Legislative Days Report
Legislators convened June 1 for a three-day stretch of informational hearings. Legislative Days, as they’re known, take place between legislative sessions and feature updates on the status of past legislation and recommendations for future legislation. House and Senate committees conducted more than three dozen hearings, including several, noted below, that are particularly relevant to Oregon’s employers.
The Emergency Board (or “E-Board”) also met last week. The E-Board serves as the Legislature’s funding committee when not in regular session. On Friday, the E-Board approved about 70 spending requests. While many of these involved the approval of grant requests to federal agencies, there were also quite a few spending items. New expenditures include $100 million for the Public Defense Service Commission, $42 million for mental health care providers, $30 million for long-term care providers, $19 million for the tribal student grant program and $5 million for affordable housing grants in the Portland area.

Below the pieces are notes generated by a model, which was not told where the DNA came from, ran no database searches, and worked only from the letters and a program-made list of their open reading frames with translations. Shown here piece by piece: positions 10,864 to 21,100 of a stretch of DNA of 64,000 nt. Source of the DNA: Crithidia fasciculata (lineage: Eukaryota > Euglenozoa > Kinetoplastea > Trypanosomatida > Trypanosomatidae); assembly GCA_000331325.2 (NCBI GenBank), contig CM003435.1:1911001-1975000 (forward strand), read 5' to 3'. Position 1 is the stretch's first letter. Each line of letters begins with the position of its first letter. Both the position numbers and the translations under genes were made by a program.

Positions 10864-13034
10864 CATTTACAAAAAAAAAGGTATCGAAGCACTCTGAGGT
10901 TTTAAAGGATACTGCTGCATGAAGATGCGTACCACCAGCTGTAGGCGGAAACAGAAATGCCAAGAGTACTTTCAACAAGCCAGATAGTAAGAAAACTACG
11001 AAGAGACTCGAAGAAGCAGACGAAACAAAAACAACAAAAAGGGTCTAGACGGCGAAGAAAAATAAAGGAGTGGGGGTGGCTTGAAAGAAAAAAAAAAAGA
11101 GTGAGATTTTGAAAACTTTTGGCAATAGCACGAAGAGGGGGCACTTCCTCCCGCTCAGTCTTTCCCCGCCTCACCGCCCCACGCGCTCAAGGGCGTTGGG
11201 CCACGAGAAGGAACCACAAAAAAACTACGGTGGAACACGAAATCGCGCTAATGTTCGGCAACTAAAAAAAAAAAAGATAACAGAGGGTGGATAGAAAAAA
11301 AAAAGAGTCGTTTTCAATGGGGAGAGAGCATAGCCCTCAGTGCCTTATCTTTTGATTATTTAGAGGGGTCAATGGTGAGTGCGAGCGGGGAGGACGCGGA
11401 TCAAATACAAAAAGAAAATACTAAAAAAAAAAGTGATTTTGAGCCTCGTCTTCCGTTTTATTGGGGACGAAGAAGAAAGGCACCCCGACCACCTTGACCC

Tax and Fiscal Policy
CAT Revenue: Both the Senate and House revenue committees met during Legislative Days with similar informational agendas. Legislators received a review of the corporate activity tax (CAT), including 2020 returns and an early look at 2021 returns, which included technical fixes OBI worked for during the 2021 legislative session. Notably, the CAT generated $1.35 billion during the 2019-21 biennium on the strength of one year of collections (2020). So far in 2022, $775 million has been generated for the Fund for Student Success. CAT revenues are expected to average $1 billion per year.